Vulnerability of Species to Climate Change in the Southwest: Terrestrial Species of the Middle Rio Grande
We used a vulnerability scoring system to assess the vulnerability of 117 vertebrate species that occur in the Middle Rio Grande Bosque (MRGB) to expected climate change. The purpose of this project was to guide wildlife managers on options and considerations for climate change adaptation. The 117 species occur regularly in the MRGB during the breeding season, winter, or year-round. In general, future climate scenarios predict warmer temperatures with an altered precipitation regime that will likely lead to reduced water levels in the MRGB.
This assessment points to several key issues relating to future habitat changes and individual species physiology that are expected to affect species survival under climate change. Decreased availability of mesic sites is expected to directly impact many amphibian and reptile populations and is expected to have indirect effects for birds and mammals primarily through changes in habitat availability.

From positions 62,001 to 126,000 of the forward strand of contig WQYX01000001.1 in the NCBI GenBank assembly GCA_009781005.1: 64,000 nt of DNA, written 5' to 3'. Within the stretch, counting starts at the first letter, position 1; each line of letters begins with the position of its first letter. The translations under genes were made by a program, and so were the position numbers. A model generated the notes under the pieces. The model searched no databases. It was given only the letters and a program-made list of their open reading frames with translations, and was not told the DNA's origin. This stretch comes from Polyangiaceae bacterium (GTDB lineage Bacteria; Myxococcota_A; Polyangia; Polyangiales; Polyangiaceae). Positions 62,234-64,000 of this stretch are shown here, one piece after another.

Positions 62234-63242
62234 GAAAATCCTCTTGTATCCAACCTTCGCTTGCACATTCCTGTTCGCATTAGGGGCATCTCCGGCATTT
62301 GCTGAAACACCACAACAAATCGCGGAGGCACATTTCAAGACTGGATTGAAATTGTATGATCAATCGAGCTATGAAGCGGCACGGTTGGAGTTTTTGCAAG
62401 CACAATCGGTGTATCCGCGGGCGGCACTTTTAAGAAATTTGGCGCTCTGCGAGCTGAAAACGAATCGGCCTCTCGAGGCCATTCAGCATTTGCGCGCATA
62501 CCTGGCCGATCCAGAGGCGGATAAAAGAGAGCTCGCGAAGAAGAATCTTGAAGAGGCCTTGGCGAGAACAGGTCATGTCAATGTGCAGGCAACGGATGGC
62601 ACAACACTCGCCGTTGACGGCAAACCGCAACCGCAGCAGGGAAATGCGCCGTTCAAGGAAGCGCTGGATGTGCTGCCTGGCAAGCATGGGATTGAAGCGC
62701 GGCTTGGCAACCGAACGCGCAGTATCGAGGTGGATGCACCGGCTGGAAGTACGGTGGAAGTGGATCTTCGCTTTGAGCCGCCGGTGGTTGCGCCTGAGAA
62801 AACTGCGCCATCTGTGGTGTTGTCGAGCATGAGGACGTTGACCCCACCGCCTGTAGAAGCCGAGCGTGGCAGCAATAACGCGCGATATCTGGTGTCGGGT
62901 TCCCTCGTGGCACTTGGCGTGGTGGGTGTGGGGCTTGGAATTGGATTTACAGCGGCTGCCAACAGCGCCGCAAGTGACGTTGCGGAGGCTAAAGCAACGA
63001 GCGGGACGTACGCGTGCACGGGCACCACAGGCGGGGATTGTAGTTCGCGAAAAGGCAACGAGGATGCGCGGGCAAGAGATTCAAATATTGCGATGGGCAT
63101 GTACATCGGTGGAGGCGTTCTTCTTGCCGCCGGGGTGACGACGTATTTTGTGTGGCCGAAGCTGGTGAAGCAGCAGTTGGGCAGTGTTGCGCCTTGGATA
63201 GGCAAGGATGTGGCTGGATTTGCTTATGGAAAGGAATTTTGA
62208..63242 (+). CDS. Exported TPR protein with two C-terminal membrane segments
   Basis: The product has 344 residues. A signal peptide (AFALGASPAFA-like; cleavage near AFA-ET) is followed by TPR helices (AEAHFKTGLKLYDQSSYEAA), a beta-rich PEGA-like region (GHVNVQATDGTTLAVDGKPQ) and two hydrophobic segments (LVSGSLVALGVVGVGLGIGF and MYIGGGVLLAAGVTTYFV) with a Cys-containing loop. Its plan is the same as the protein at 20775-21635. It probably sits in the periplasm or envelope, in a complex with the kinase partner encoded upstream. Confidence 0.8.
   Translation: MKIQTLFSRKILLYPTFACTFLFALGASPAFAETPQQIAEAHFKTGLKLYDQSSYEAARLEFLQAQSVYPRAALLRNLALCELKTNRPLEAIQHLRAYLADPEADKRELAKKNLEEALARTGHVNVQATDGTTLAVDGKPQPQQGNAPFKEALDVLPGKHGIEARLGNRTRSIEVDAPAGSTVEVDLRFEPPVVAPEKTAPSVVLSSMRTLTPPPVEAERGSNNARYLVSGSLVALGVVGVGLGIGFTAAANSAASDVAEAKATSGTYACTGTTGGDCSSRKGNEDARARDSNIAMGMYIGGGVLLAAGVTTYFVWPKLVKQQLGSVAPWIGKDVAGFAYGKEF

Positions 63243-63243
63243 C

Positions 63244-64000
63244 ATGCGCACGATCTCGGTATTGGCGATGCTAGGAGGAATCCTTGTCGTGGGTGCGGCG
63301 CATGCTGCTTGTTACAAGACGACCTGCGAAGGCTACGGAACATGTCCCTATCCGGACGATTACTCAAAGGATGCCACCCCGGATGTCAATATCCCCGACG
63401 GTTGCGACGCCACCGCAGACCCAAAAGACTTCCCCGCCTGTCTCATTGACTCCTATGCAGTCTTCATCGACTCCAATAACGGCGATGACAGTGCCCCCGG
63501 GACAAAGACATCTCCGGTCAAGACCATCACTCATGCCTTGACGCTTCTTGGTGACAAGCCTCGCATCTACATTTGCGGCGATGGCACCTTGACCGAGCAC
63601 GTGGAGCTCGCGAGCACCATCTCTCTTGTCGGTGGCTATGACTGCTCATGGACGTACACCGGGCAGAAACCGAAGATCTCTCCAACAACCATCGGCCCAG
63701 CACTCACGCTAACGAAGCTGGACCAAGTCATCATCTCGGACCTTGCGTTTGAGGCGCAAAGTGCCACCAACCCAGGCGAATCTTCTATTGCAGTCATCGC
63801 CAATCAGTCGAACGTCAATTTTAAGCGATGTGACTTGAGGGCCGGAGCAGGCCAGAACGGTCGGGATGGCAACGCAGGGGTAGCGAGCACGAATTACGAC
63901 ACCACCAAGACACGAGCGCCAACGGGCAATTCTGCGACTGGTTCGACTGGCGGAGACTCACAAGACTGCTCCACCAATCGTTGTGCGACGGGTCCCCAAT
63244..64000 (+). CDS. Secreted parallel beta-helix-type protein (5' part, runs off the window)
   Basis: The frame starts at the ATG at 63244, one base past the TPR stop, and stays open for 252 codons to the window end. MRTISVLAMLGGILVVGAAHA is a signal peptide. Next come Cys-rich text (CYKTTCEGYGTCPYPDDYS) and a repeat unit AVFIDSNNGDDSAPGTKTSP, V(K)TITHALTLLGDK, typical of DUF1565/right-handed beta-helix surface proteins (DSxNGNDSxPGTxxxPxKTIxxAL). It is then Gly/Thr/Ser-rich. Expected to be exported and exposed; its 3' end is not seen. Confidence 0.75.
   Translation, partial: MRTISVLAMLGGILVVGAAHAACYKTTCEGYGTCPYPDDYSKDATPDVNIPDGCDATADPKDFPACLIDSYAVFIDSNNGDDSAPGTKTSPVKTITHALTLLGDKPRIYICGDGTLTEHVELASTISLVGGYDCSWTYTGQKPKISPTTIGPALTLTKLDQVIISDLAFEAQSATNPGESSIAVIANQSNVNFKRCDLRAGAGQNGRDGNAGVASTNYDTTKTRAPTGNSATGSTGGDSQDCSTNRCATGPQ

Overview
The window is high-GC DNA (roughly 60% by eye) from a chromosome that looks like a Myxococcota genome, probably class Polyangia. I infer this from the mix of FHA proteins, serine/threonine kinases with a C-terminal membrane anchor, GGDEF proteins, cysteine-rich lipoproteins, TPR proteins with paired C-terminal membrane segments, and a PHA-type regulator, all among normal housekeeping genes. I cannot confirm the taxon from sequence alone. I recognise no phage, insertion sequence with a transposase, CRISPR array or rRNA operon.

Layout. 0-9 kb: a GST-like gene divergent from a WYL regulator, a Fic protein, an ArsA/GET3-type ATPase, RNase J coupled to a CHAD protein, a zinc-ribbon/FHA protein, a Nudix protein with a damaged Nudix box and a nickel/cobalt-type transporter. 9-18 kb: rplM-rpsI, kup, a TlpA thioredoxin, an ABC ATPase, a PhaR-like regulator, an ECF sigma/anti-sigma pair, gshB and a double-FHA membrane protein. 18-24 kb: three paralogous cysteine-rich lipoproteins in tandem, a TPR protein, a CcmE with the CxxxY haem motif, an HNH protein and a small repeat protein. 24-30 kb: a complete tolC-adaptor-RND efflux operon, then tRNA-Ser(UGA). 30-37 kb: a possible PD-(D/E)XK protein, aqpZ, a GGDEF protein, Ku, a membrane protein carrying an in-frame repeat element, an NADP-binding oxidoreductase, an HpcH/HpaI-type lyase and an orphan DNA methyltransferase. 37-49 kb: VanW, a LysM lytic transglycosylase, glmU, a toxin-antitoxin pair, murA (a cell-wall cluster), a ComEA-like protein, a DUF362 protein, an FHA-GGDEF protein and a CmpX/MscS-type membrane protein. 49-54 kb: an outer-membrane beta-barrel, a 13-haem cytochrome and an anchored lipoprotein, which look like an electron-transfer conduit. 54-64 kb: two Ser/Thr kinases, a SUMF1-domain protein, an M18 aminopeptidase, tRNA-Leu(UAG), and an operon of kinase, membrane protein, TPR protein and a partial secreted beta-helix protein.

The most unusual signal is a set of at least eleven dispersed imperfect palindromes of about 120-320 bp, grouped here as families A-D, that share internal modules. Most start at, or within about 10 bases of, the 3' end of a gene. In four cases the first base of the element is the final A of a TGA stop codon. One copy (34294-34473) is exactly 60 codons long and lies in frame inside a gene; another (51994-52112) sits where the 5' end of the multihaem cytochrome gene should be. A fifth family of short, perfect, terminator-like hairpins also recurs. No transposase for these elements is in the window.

We predicted that phenological changes will negatively impact many species within all taxonomic groups through altered timing of weather events and river flow. Riparian-dependent species received some of the highest vulnerability scores. Species already at the southern limit of their distributional range were also predicted to be more likely to be vulnerable to climate change.
The assessment also identified important data gaps. Management for species conservation under future climate conditions will require increased research and monitoring, greater integration of landscape-scale approaches, consideration of future land-use scenarios, and increased understanding of the consequences of species’ interactions. We review the specific implications of climate change for wildlife in the MRGB in order to identify intervention points and approaches that may achieve management goals.